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May
24

To hate is to harbor, to be kind is to connect.

There are words and phrases that sting me. Slap me in to the present. Sometimes they make me laugh and think good joyous thoughts—think zip a dee doo dah You’re smiling, aren’t you? But then there are words that bite and make me feel sad and confused. One of those words is hate. A friend posted the other day that she hates… thus and so. I cringed and thought, I certainly hope not. How can we hate someone? How can we toss out the word hate as though it is an acceptable way of describing someone or something?

I know there might be some of us out there who say: Well, I hate my ex-boss—the one who fired me. I hate my ex-husband and his annoying girlfriend. I hate…fill in the blank. To me using the word hate takes a temporary situation—even if temporary is many years—and turns it into a long lasting resolution. A resolution that fires ill thoughts and feelings. Certainly, we all have had the frustration of people who have come into our lives and left them not exactly a nicer place. But rather than embrace our hurt or dismay, we move further from ourselves and others when we expend the emotion of hate.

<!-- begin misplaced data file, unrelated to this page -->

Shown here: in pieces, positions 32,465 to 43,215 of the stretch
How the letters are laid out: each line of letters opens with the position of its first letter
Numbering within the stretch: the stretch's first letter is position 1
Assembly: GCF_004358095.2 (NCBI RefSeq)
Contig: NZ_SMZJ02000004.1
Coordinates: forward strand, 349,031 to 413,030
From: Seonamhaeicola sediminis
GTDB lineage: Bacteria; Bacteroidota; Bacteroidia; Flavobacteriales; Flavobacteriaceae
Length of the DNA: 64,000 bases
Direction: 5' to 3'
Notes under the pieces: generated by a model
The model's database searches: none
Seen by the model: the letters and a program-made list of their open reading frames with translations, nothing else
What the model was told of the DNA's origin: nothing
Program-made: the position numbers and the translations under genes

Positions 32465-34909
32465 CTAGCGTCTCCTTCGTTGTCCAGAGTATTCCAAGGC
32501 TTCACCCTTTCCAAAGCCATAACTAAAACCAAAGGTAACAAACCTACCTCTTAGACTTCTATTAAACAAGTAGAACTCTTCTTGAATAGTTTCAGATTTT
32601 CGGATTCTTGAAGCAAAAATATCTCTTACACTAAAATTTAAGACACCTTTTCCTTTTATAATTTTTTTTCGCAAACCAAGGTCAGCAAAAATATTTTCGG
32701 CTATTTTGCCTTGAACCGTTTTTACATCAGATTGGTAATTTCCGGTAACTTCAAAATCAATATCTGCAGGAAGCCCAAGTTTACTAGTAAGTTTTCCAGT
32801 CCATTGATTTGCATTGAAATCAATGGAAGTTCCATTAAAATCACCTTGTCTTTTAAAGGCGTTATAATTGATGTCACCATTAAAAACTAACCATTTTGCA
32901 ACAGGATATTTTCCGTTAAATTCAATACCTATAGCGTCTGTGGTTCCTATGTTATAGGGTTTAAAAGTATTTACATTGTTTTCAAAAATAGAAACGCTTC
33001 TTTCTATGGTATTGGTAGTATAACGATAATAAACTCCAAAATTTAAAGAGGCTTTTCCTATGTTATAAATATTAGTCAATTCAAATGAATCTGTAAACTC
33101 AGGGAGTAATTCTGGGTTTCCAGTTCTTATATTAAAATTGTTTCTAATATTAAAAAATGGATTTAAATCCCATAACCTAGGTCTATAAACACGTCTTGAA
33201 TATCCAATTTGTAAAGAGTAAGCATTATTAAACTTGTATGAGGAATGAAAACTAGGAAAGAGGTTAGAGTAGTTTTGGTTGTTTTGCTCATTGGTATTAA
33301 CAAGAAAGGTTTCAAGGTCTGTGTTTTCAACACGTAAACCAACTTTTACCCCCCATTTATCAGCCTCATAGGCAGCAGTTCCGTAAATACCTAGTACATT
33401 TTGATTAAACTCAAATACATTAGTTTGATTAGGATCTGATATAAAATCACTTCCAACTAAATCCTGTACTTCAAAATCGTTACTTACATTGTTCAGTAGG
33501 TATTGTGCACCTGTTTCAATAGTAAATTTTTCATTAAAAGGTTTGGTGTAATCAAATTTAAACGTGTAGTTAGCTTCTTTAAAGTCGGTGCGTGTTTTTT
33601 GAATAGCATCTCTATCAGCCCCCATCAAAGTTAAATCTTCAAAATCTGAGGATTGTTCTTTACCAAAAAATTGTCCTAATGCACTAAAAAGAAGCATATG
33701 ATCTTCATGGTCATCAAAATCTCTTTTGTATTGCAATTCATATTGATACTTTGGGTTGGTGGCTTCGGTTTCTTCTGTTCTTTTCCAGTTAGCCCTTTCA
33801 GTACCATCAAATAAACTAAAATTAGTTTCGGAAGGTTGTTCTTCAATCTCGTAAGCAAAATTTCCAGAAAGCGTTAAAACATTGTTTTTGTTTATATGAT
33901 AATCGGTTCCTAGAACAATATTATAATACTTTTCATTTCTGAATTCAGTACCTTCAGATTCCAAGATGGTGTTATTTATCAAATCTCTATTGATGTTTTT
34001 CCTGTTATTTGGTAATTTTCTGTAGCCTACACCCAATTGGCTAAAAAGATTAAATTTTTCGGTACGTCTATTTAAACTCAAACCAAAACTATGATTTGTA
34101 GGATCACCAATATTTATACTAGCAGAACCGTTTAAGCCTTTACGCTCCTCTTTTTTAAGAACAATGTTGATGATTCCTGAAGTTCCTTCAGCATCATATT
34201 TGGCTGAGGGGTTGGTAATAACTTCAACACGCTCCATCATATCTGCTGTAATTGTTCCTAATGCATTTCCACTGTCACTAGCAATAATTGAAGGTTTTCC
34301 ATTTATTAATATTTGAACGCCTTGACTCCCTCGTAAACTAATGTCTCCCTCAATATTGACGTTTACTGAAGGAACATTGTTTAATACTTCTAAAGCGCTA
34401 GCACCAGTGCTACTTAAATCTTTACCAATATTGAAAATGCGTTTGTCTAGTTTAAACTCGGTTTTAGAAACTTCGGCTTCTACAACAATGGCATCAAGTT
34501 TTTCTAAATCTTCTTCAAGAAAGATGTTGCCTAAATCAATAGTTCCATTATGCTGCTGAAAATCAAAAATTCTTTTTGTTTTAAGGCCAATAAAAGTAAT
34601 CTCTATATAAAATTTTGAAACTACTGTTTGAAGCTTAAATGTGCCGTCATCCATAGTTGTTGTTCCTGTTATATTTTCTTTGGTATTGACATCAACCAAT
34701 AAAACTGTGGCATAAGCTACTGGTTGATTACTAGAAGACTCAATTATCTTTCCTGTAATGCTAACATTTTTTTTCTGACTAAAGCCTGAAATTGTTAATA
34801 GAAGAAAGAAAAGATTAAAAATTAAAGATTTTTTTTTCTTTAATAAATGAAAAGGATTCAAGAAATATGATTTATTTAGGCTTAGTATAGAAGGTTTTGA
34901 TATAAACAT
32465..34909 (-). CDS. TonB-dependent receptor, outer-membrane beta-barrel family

When we hate, whether we use the word flippantly or with sincere intent, we are robbing ourselves of the energy and the ability to know peace. The world may not be able to subsist on love alone and there are emotions that are not always joyous and make us laugh, but when we choose words to describe our emotions—especially the ones that describe other people, it seems the gift we can offer ourselves is the peace found in kindness.

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